I confess! The only thing I knew about the Philippines or cared to read about for a very long time was about Imelda Marcos’s vast shoe collection. Little did I know that I had a very different kind of Filipino education in store for me in my future! So come circa 2009, finding myself in Manila, I realized that it was time to discover the nation for myself and perhaps uncover a few of its enigmatic islands. Now being a nation made up of 7,107 islands, it’s inevitable that the Philippines can boast of beaches of almost every kind. From those that seem to be hand crafted by the Creator for diving and snorkeling to surfers haven. Topping the tourist’s must-see list in the archipelago is Boracay. Yet the more I looked at travel information to the beach known for its powdery white sands and amazing water, the more I felt like heading to another lesser known destination- Palawan. Located in the south of the Philippines, Palawan was touted as a collection of 1,780 islands with exquisite beaches and foliage, which could be likened to Borneo rather than the Philippines. Two birds with one stone thought I. Next step book flight tickets and make reservations at Club Paradise, a private island eco-resort in Dimakya Island in Northern Palawan.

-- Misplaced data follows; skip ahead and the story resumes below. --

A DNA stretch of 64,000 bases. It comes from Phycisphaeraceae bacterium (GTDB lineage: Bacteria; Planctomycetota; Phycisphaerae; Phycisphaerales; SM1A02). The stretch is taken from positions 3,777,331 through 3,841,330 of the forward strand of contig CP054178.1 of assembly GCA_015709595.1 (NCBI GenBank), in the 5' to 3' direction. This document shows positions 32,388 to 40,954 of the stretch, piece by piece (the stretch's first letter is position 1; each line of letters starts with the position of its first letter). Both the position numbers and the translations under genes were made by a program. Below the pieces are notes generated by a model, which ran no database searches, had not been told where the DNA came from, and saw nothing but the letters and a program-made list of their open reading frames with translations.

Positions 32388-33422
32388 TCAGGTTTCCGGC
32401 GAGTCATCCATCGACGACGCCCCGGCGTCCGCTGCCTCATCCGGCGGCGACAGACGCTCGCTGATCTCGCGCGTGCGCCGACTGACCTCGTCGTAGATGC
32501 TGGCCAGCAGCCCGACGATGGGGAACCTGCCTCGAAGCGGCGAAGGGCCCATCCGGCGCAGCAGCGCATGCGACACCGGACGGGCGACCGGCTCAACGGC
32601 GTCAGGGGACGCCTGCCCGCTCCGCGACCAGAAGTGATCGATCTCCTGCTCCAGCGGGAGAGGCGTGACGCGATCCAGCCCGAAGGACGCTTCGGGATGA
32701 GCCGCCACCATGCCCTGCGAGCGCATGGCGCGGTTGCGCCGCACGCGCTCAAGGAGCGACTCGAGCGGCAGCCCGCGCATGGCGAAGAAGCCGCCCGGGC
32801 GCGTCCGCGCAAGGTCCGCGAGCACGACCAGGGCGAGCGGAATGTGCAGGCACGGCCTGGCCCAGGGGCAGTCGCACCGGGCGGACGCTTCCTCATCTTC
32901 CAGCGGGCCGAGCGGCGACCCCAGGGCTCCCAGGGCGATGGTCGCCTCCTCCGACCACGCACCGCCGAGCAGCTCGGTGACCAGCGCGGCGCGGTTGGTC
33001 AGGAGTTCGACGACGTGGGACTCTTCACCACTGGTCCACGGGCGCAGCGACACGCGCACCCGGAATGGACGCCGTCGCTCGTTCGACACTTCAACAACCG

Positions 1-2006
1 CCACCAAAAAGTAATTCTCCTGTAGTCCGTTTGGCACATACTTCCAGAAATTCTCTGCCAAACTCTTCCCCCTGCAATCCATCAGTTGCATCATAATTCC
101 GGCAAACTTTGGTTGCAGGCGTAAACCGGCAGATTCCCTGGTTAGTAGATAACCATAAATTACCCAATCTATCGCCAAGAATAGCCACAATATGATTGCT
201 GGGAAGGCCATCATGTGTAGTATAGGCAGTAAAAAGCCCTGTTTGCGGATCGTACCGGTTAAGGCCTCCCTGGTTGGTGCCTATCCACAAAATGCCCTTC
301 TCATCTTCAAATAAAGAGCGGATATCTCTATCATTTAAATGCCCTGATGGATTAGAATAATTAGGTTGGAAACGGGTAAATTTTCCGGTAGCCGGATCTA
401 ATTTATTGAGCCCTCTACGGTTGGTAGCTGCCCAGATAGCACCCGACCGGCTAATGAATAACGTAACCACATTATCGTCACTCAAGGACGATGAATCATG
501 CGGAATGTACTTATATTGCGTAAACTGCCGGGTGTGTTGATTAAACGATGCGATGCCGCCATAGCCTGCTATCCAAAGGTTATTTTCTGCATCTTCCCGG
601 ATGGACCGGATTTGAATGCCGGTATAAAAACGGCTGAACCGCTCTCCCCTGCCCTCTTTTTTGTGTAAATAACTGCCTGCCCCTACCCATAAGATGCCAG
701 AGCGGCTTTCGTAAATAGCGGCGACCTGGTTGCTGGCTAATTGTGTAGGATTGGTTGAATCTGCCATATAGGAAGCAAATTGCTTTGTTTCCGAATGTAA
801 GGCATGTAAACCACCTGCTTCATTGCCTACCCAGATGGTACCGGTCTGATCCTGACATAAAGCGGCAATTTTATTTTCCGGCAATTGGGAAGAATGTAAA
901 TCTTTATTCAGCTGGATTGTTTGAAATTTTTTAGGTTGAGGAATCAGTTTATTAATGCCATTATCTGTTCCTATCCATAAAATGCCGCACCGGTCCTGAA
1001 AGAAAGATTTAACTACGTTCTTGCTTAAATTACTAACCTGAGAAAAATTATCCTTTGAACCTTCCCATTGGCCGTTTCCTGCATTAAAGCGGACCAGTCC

One of the hardest things of packing for my three nights and four days package tour at Palawan was how I had to voluntarily travel light. Now this gave my husband a lot of glee, as he certainly did not want to be the one lugging the bags around. And giving him this reason to smile was the flight that we had to catch. The Philippines airlines flight to Palawan only allows you to take ten kilograms per person. So swinging our negligible luggage and breezing past security, we finally boarded the quaint looking Bombardier turboprop to Palawan, which promised to take us there in little over an hour. Bagging the window seat certainly worked out in my favour, as flying out through the clouds looming over Manila I was treated to the first glimpse of Palawan. And what a promising one it was, as it was not only the turquoise waters and the white sand that we could see, but also the coral reefs bordering the isles.
One hour after photographs through the cubbyhole which aeroplanes call a window, we touched down at Busuanga airport, one of the airports in Palawan. Walking out of the charming wood paneled airport, our very tropically dressed (read that as orange shorts and a sky blue floral t-shirt) resort guide greeted us. He then promptly bundled us into a Jeepney to drop us to our ferry. Jeepneys, which are open-air oversized jeeps, are used quite a lot in Palawan, which does not have a lot of vehicular traffic, and therefore no tarmac roads. The ride to the ferry was eventful to say the least- dusty, punctuated with sudden bumps and passing by some of the most amazing grasslands with exotic trees and the occasional villager waving at us.